“When they observed the boldness of Peter and John and realized that they were uneducated and untrained men, they were amazed and recognized that they had been with Jesus.” – Acts 4:13 (CSB)
Spending time with a man who was dead and then resurrected has a way of changing you. It gives you confidence in a way that transcends your training or qualifications. We may not have walked face-to-face with Jesus but we have the same opportunity to spend time with the living Savior. We have been united with him in his death, burial, and resurrection. The question is, would the people around us know that we have been with Jesus?
In those days Peter stood up among the brothers (the company of persons was in all about 120) – Acts 1:15 (ESV)
It started with a Jewish carpenter from a dusty town called Nazareth. His life, death, and resurrection proved that he was exactly who he claimed to be – God in the flesh. From 120 to over 2 billion professing believers today. It’s not logical. It’s not because of marketing. It’s not because the becoming a Christian made life easy. It’s because Jesus said, “I will build my church.” Through the Spirit, the early church withstood every opposition brought against it. The church multiplied and spread throughout the world. And now, almost 2,000 years later, here we are.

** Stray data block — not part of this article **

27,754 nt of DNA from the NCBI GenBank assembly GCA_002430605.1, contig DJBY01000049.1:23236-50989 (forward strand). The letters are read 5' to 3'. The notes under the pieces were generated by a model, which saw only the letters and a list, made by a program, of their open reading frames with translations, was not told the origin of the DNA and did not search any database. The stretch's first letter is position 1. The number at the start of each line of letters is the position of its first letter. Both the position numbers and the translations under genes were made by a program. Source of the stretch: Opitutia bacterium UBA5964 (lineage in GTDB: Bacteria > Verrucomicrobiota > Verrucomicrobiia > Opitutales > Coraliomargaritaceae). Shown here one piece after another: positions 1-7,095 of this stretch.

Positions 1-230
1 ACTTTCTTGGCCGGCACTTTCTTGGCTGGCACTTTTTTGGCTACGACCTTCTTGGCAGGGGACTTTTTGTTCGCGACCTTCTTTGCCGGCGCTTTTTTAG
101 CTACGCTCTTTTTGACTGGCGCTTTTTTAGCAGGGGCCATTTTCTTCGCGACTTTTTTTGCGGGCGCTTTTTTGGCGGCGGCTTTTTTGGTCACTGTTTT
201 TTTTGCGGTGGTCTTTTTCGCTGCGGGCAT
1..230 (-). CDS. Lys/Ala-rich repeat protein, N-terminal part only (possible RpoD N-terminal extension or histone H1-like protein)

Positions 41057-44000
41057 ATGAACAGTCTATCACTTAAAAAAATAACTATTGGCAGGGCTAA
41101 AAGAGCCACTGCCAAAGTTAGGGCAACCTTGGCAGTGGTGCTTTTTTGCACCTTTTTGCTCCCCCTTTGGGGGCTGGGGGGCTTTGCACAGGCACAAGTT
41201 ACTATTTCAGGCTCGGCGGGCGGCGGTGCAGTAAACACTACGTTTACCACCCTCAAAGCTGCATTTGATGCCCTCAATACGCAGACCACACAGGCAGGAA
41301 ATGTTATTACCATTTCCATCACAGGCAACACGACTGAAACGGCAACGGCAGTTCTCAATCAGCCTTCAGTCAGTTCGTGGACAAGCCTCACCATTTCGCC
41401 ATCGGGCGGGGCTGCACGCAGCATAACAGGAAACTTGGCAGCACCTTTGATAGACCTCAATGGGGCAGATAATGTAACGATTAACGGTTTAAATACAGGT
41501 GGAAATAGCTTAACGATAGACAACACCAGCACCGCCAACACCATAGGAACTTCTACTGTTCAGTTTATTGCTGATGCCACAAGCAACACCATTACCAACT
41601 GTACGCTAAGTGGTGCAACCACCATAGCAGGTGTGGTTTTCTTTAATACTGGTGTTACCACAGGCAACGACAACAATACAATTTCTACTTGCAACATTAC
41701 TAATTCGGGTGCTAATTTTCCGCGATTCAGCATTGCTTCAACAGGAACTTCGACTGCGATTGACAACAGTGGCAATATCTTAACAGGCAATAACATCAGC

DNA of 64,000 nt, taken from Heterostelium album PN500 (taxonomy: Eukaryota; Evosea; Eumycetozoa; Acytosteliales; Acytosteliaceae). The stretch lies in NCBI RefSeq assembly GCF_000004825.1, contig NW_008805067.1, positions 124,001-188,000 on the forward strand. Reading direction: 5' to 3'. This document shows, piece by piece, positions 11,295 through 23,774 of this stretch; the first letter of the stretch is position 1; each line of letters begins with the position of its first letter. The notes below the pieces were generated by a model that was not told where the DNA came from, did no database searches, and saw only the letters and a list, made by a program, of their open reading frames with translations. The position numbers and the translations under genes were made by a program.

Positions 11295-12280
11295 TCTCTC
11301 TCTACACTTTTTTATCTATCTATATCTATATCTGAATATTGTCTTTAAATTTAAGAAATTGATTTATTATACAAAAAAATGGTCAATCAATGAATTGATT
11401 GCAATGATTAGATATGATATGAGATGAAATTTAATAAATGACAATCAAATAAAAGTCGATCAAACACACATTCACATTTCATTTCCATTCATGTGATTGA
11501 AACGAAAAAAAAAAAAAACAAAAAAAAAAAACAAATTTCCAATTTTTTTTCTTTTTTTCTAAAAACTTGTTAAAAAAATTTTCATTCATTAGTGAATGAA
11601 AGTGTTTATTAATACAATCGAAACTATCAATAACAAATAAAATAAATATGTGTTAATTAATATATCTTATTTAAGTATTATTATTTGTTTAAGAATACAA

As I’ve mentioned before, it bothers me when pastors and leaders expect absolute loyalty from those they lead. Loyalty is something earned as people begin to trust you. It’s not something you can demand without eroding the relationship. Furthermore, honest dialog is not a sign that people are “haters” or that they don’t think you are a good leader. It might be that their disagreement is providential.
Paul and Barnabas didn’t agree over who should join them on their missionary endeavors. They parted ways and it led to the spread of the gospel. Not all disagreement is rooted in selfish motives and behaviors. Leaders need to keep that in mind the next time they are tempted to dismiss someone who doesn’t agree with their ideas.